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2 of 2 people found the following review helpful By tragic composure on Nov. 16 2001
Format: DVD
I got the Limited Edition Tin within the first week of it's release. Well, to say the least it was worth my money and then some and unlike many of my DVD's don't collect dust.
The picture is just incredible. There were a couple scenes where the reds were slightly too bright but it was not so obvious that it detracted from my viewing of the movie. This is an entirely hand drawn animation that is still more detailed than anything Disney or even Pixar supplies us today and it was treated with the dignity it deserved.
Japanese Audio is always the way to go. I wish they had remixed it in the Dolby 5.1 but unless you have an elaborate entertainment system setup it isn't that signifigant. Just would have been a nice treat. Voices were PERFECT. It just all fit perfectly. I love the Japanese voice for Tetsuo, he just had that perfect, insane, but you still feel for him to a certain extent, something that I felt was lost in the English translation.
English Audio: Um... how does anyone miss that crap of a job dub done in '88? Masaru sounded like my grandfather for crying out loud, the girlfriends of Kanada's biker gang have thick Jersey accents, Kaneda sounds like he's 30ish and it goes on (I won't even begin to mention that it was the FIRST dub that screwed up the japanese script, not vice versa!). And this is exactly what people complain about. I've heard a lot of people complain about the new voice of Kaneda because he sounds too young. Did everyone forget that Kaneda and Tetsuo are in the age ranger of 14-17? They are supposed to sound young! Same problem came up with the kids.... in the Japanese script I hate to say it but the numbers do sound like small children.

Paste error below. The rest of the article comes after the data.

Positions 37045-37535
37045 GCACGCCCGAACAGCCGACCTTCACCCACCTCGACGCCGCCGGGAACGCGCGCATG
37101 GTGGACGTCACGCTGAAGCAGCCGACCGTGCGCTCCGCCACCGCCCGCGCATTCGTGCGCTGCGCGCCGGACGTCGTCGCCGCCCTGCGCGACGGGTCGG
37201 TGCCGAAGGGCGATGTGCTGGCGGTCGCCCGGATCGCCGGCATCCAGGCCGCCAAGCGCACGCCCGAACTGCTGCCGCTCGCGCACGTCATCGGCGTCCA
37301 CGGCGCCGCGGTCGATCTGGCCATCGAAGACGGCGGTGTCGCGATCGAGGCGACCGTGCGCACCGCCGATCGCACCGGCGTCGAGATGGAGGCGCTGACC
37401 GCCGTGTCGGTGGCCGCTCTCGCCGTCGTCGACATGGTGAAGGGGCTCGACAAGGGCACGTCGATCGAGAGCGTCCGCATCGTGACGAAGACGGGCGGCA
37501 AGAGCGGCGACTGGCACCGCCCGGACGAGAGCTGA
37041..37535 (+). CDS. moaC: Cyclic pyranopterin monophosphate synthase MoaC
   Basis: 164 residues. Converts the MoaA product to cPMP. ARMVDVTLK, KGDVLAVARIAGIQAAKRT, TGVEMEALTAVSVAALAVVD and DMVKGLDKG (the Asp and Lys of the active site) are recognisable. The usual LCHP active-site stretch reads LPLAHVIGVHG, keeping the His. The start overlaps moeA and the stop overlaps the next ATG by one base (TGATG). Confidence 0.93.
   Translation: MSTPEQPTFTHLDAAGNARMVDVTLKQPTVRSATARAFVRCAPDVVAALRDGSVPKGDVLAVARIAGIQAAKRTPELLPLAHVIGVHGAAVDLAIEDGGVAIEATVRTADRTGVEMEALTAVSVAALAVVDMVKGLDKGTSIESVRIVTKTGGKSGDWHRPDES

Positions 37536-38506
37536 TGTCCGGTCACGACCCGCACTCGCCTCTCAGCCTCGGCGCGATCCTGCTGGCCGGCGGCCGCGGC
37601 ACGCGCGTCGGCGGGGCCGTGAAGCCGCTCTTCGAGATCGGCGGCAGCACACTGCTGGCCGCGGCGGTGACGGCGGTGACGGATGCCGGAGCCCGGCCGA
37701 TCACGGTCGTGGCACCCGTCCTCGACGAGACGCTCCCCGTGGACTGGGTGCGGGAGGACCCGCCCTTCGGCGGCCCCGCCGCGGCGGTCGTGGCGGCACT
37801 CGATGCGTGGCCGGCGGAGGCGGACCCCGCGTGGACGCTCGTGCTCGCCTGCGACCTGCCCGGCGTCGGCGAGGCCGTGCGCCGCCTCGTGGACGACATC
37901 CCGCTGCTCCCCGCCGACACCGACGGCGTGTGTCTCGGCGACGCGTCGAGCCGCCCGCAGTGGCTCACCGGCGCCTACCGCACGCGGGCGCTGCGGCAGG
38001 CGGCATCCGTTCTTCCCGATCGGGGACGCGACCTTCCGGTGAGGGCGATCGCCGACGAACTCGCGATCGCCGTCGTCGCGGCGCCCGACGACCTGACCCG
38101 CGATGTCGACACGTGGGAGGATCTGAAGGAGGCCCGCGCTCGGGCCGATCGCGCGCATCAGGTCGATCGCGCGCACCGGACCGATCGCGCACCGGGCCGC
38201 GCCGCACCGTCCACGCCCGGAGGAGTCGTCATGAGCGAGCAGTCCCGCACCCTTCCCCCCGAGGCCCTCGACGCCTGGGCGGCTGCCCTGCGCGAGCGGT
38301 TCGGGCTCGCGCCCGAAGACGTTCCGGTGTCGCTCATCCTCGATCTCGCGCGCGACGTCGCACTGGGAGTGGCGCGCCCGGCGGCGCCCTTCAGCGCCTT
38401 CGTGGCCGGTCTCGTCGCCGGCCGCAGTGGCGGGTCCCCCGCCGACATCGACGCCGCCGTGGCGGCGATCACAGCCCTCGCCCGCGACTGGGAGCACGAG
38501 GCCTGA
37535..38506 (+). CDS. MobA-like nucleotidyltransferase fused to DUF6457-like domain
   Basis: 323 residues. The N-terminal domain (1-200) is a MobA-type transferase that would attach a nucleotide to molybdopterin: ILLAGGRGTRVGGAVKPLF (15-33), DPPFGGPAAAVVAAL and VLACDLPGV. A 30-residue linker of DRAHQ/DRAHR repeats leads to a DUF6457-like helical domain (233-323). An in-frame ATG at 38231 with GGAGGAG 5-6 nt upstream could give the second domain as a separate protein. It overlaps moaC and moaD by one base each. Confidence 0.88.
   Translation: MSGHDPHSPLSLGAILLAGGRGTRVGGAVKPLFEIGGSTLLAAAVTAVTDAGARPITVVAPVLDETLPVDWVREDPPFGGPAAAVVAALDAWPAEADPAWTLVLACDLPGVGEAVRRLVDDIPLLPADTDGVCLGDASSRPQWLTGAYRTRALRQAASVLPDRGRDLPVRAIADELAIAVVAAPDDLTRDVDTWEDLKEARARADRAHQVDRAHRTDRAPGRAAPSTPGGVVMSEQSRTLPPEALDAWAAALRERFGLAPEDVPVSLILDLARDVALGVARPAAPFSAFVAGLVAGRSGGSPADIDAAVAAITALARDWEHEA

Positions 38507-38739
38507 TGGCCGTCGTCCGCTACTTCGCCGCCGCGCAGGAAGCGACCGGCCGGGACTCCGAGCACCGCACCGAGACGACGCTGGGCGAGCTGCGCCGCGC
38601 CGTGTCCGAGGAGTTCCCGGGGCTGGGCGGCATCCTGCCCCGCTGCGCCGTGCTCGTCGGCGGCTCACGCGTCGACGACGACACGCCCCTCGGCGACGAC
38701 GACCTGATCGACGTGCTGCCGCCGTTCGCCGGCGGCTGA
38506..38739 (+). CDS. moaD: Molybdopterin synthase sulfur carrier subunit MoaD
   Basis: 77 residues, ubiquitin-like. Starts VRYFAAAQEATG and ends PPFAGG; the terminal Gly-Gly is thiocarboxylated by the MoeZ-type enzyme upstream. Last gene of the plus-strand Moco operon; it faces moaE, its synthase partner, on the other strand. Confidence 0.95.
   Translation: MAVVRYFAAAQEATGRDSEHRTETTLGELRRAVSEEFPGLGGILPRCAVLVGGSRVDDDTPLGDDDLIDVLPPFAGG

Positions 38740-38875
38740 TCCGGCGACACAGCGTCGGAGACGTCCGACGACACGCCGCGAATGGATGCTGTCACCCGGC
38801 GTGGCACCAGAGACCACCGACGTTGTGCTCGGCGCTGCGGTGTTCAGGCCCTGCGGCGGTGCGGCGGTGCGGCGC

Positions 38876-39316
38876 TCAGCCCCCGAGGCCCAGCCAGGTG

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3 of 3 people found the following review helpful By Michael on Jan. 10 2014
Format: Blu-ray Verified Purchase
Lets just get one thing straight,In the details of the product, it claims that its just 2 disc's. There are not 2 disc's that come included in this package. The are 3 disc. the DVD version that comes with one dub. the Blu ray version with the streamline, original, and the remastered Japanese dub. and the bonus features on another Blu ray disc. worth noticing.
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1 of 1 people found the following review helpful By keviny01 on July 28 2001
Format: DVD
The 2-disc DVD set of AKIRA surpasses in many ways even the excellent Criterion's laserdisc edition from 1992. The brand-new video transfer is noticeably better: colors, especially the primary reds and greens, look more brilliant, flesh tones are more realistic, and there is a bit MORE picture at the bottom (in particular, the shot at time 1:16:23 reveals part of Kaneda's crouching body that was not seen on old transfers). The 5.1 English track, though not state of the art, is highly active and satisfying. The new English dub and subtitles are better written and spoken, making the characterizations more real and the story more comprehensible. In the scene where the colonel meets the senator (Chapter 8), the old English dub had the senator sounding concerned and supportive. On the new dub, he sounds cold and indifferent, in keeping with his subsequent body gesture of fiddling with his plants. The new dub also has characters speaking in correct pitches -- Kei's voice is now lower, and Masaru no longer sounds like an old man, but like a child, just like on the Japanese track. Also welcomed are the correct pronunciations of Japanese names: AH-kee-ra, KAH-nee-dah, KAH-oh-ri. Last but not least, the new dub makes more frequent uses of strong language to enhance reality. The DVD supplements include interviews of the voice actors for the new dub, who certainly deserve to be mentioned.
Here is one thing that this DVD pales in comparison to the Criterion LD. The LD included still-frames of the entire first issue of the original Akira comic novel. It is a shame that this DVD does not include even one screen shot of the actual comic strips that inspired this movie (it does include shots of the COVERS of the comic novels) just to benefit those who have never seen them or do not own the LD.